What bothers me most about these rules is how they make a mockery out of the legal process. Blind and often senseless acts (that harm children) are defended under a false veneer of legality. Justice is supposed to be blind only in removing favoritism not blind to the merits or mitigating circumstances of cases. School administrators seem to relish the notion of rules that do not require judgment or accountability — just strict liability with no defense or deliberation.

Referring families to policies (wherever they can be found) is hardly an adequate response. All rules demand interpretation and yes judgment. That obligation is particularly great in dealing with children as an educator.

36 thoughts on “Texas Teen Suspended After Mistakenly Grabbing Beer Can With Lunch And Then Turning It Over To Teacher”

  1. I agree with Mike Appleton on this case. Zero tolerance policies and mandatory sentencing laws are bad. Of all places, the school system should be a model of how to think, not how to blindly follow policies.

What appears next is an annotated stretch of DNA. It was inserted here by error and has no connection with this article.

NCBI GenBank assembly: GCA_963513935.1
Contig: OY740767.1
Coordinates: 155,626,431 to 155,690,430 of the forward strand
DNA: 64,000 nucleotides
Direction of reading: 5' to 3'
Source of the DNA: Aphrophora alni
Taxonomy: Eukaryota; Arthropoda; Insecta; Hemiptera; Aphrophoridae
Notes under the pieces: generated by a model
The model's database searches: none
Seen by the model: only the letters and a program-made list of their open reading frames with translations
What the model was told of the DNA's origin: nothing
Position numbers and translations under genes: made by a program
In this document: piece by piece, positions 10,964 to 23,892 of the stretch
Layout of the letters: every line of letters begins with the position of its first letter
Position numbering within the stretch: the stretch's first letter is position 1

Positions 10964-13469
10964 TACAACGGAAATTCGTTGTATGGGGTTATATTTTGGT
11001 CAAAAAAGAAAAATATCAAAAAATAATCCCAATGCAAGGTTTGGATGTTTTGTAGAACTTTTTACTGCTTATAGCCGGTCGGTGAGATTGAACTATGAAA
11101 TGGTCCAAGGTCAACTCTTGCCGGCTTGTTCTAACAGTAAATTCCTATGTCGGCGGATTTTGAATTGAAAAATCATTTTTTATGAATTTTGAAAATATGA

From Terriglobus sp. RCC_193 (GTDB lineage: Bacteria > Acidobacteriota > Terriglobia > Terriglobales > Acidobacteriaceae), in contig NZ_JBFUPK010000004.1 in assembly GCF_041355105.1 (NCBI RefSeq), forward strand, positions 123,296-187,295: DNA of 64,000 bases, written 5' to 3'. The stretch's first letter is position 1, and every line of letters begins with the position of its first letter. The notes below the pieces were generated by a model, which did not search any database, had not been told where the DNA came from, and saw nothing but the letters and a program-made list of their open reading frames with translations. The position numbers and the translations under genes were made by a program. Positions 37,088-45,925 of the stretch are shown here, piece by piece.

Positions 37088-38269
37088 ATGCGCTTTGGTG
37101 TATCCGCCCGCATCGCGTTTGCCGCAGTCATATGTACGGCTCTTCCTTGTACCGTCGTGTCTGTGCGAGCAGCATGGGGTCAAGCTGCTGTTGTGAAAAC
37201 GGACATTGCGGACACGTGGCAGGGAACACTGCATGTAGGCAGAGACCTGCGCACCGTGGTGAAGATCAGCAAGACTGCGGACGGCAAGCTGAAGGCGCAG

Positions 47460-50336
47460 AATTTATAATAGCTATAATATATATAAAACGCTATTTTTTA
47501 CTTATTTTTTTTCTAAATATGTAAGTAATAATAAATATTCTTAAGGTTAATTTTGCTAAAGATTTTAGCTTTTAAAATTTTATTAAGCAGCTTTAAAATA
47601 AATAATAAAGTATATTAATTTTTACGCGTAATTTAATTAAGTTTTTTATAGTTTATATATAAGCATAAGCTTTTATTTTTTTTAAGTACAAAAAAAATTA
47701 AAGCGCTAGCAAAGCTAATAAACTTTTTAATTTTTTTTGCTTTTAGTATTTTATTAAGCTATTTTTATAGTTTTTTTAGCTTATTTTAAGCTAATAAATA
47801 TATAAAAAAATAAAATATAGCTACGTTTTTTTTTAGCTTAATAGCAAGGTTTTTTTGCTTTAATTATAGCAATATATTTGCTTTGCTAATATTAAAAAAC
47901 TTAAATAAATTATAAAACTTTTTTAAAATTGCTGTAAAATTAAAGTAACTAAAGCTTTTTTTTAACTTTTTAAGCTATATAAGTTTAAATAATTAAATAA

2. I view zero tolerance policies with the same disdain I have for mandatory sentencing laws.

  3. Kraaken, Stories like this come from all states and are indicative of how toxic and stupid are education industry has become.

  4. Darren Smith: “Haven’t the faculty in this school heard of a thing called discretion?”

    Darren, it IS Texas, after all. 🙂

  5. Ms. Treadwell,

    It really isn’t at all necessary to “read clearly where he handed it over to a teacher.” The article states quite obviously: “When he realized his mistake at school, Chaz gave the unopened beer to his teacher.”

    On the other hand, your claiming that it may have been some sort of set up, that it wasn’t an accident, and that the kid may have been “a malicious idiot who wanted to get his teacher in trouble” has no basis in the information contained in the article. Indeed, such claims go well beyond speculation into the realm of sheer invention.

    When you “go off” and say: “We just don’t know, hence the ZERO tolerance,” I’m sure it makes more than a few rational people want to have a drink.